Most major national music tours require a bus full of people and a shedload of instruments. Playing shows all over the country requires a team of people and a bunch of vehicles negotiating a ton of moving pieces. That is, unless the country is in the grips of a massive viral pandemic and you want to play free acoustic sets for healthcare workers in outdoor venues. Then you can pack everything you need for a 13 day 17 stop tour on the back of your Ducati Multistrada. That’s exactly what rocker Franky Perez did.
When the pandemic closed the entire world down earlier this year, Franky Perez didn’t want to sit still and do nothing. While he was in quarantine he set about recording a new album. Perez decided that the resulting acoustic album “Suddenly 44” released in mid-June needed a tour, but obviously not a traditional tour. Partnering with local venues for safe small gatherings and socially distanced free shows, Franky put a bunch of miles under his tires to make sure it all went off without a hitch.
“Music is meant to be shared and while digital distribution makes music so much more accessible now, there is no substitution for the live experience,” said Perez. “The feedback and relationship between artist and the audience is vital when performing music that is so personal, but with the normal approach for a new album release no longer possible I called my friends from famed Italian motorcycle marque Ducati to help me develop a completely different approach to touring.”
I’ve put a few hundred miles on Ducati’s wonderful Multistrada myself, and let me tell you, I wouldn’t mind doing 4,000 miles in 13 days. That sounds like a dream. The seat is as comfortable as they come, and the riding ergonomics are a delight. Add in that it’s the perfect bike to gobble up highway miles and then blitz a few good roads along the way and you’d be hard pressed to find a better machine for this trip.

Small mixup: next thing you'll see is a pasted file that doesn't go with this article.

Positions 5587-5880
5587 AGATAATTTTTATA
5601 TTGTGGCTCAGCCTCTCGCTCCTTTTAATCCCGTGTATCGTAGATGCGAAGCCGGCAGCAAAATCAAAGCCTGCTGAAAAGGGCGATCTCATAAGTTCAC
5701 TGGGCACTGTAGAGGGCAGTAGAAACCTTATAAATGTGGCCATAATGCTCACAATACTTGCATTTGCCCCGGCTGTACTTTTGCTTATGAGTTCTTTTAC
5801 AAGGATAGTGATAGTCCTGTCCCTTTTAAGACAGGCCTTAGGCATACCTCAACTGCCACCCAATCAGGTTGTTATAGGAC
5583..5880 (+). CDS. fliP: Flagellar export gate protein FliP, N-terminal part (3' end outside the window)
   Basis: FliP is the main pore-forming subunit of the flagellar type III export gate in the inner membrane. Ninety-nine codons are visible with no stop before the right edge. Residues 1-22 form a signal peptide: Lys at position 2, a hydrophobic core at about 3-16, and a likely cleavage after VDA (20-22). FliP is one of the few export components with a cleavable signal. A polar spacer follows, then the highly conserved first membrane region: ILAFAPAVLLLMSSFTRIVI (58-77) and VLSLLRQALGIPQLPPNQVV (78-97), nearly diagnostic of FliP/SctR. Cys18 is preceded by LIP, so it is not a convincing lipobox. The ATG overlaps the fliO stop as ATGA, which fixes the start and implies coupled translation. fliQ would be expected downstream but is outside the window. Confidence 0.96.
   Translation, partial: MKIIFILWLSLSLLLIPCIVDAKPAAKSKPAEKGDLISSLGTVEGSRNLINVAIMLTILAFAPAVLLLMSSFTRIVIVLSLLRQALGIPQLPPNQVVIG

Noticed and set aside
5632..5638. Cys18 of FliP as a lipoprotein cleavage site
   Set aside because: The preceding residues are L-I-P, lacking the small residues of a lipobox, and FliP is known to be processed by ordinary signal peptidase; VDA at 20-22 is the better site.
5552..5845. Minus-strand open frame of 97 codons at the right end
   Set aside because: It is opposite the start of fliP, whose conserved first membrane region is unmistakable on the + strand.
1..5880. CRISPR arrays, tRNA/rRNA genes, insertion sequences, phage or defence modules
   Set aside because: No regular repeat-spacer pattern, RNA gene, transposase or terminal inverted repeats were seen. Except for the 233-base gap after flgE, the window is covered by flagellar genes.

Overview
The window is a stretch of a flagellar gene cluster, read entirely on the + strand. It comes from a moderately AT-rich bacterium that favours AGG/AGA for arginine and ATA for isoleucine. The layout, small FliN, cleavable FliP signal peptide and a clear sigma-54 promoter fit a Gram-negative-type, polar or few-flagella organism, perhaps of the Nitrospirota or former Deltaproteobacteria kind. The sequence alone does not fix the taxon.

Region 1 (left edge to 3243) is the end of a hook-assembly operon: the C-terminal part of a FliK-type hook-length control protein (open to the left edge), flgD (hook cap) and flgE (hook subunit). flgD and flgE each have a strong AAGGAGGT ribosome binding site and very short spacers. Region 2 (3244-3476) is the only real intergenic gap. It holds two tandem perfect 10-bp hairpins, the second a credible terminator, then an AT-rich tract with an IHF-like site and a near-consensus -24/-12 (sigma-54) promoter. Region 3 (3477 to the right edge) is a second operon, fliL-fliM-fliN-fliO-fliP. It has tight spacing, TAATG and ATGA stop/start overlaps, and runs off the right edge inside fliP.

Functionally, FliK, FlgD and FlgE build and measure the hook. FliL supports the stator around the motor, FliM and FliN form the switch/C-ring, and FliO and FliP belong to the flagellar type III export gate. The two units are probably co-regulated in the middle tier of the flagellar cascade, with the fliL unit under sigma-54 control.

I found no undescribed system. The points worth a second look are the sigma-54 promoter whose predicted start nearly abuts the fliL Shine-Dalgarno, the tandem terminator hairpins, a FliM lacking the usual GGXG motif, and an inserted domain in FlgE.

Perez had his Ducati outfitted with a carbon fiber guitar case, and hit the road on this epic tour of the U.S. The “Crossing The Great Divide” tour left from Perez’ home in Las Vegas, cut up the western coast of the country before cutting inland across I-80 to Chicago, then up to Detroit. Down to Washington D.C. and back up to New York with a few stops in Pennsylvania. I’ve done most of that route myself, but always in cars, and it’s super smooth and easy.
There are so many things in modern society that are worth giving up in the face of a global pandemic, and in general live music is one of those things. Staying alive and healthy is an incredibly important ingredient to having a good life. Safe and responsible entertainment is vital to retaining your sanity, and it’s nice to hear that some artists are contributing to the community with significantly limited crowds, outdoor venues, and safe practices like this.
Cool shit. More of this, please.